Speaker 2 00:23:51 <laugh>. Mm-hmm. And I think that's where a lot of people get stuck because they want this mm-hmm. <affirmative> impressive. I've seen agencies show off about their operations manual and it's 150 pages long and 143 of 'em are relevant now because things have changed and they haven't updated it, but they've got this great thing on the shelf. Right. I have to ask this question because the lizard brain of all the people listening, uh, are dying to know what is the go-to software platform for operations and documentation and processes. What should we be using
Speaker 0 00:24:18 <laugh>? I think it's different for every person. And I know that is not like for every company and I know that's not what you want to hear. Um, it's different. Like for instance, I do it for clients. And so I don't use things like Tango or Scribe, which both are great. Is it
Speaker 2 00:24:35 Scribe? Yeah, scribe. How Yeah, I'm saying that
Speaker 0 00:24:37 Right. Yeah. Okay. Um, those are both great, but what we do is we actually leverage chat G P t. Hmm. Um, so we have, and this is what I would suggest in terms of if you have like multiple team members and you have one person on your team in charge of creating the SOPs Hmm. Which would be the goal. Uh, eventually if you're knocking outsource to an agency like ours, then that's what I would definitely suggest. Mm-hmm. <affirmative> is having someone on the team that's like your systems person and send them the Loom video, take the transcription, throw it into chat g p t, get the summary, put it into a document, and then pull out the information from the Loom video into the doc. Wow. And then you can place it wherever makes the most sense. Like you can either put it into a notion, you can put it into click up. Mm-hmm. <affirmative>, I like to do it in multiple places. So there's like a, a company wiki in notion if that's what the company prefers mm-hmm. <affirmative>, but also having the SOPs linked to the appropriate scorecard for each role.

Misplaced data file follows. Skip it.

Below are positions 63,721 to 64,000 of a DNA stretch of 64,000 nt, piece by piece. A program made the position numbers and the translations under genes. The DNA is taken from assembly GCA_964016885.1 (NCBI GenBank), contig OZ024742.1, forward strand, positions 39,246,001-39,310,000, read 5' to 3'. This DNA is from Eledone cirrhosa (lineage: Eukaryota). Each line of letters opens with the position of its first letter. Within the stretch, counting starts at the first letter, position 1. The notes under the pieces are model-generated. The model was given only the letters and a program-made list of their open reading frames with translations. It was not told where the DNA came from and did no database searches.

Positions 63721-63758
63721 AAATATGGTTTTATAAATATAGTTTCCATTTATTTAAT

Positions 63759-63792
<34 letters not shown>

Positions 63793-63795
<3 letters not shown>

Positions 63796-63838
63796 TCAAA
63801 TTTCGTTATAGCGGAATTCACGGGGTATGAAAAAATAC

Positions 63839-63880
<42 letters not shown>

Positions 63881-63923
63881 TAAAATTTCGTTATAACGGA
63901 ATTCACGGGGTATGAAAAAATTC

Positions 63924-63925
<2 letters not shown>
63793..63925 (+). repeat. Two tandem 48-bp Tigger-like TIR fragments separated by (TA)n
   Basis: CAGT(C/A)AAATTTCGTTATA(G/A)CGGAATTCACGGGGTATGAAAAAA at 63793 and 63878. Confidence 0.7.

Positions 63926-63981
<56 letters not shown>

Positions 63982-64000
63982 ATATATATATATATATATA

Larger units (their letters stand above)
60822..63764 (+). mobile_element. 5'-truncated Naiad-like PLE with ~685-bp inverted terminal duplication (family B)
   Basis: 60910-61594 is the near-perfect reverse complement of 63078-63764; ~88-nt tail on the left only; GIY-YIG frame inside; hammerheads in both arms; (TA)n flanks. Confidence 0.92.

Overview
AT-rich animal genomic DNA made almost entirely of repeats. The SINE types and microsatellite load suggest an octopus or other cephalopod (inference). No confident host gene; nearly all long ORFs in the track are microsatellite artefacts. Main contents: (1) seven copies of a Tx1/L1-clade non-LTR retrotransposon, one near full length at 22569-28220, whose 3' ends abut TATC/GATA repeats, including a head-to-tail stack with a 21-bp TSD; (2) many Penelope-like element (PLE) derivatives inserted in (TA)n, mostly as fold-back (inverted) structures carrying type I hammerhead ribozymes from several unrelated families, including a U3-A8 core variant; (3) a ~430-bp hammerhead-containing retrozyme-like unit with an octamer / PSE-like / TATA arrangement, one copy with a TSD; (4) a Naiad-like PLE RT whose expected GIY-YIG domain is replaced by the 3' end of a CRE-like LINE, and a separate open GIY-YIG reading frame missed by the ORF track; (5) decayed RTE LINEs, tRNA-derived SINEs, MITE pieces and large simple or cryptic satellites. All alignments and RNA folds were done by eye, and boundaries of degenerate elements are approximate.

Speaker 2 00:25:37 Mm-hmm. That's great. I love it. So I I wasn't aware that chat G p t could r write a summary of a transcription of a video. Yeah.
Speaker 0 00:25:46 Cool. I know I just gave away my secret sauce.
Speaker 2 00:25:48 That's very cool. That's
Speaker 0 00:25:50 Great <laugh>. But it's really
Speaker 2 00:25:51 Cool. How do you know which people are listening to this going great. I'm really excited about this. Which processes should I work on first?
Speaker 0 00:25:59 I think the question to ask is like, why are you working on processes in the first place? And typically for agency owners, it's that they are maxed out for time and they are don't know how to scale this thing. Like one new client actually feels like more work instead of more freedom. Mm-hmm. <affirmative> or excitement. And so typically for agencies, I suggest starting with the fulfillment. Uh, because once you have fulfillment down both in terms of process and system, but also in team, then it's like smooth sailing and you won't sabotage growth.
Speaker 2 00:26:33 Mm. I love it. I love it. I'm the complete opposite. I'm like, let's just sell the shit out of everything and then figure out what breaks on the back end. Uh, but I love it and it's good. I lo I love this kind of, I love learning from people who come at it from a different approach because I have a very particular lens through which I see everything, which isn't always the best, uh, the best lens. Um,
Speaker 0 00:26:55 Well let me say before you move on though. Sure. Like to preface that that's only if you have sales and marketing, like I'm not saying start to start from scratch mm-hmm. Build out your fulfillment process. Mm-hmm. Like, definitely not when you're starting to hit overwhelm or when you're starting to be like, oh, I should probably work on my processes. Mm-hmm. That's when to work on the sale, the fulfillment side of things. Mm-hmm.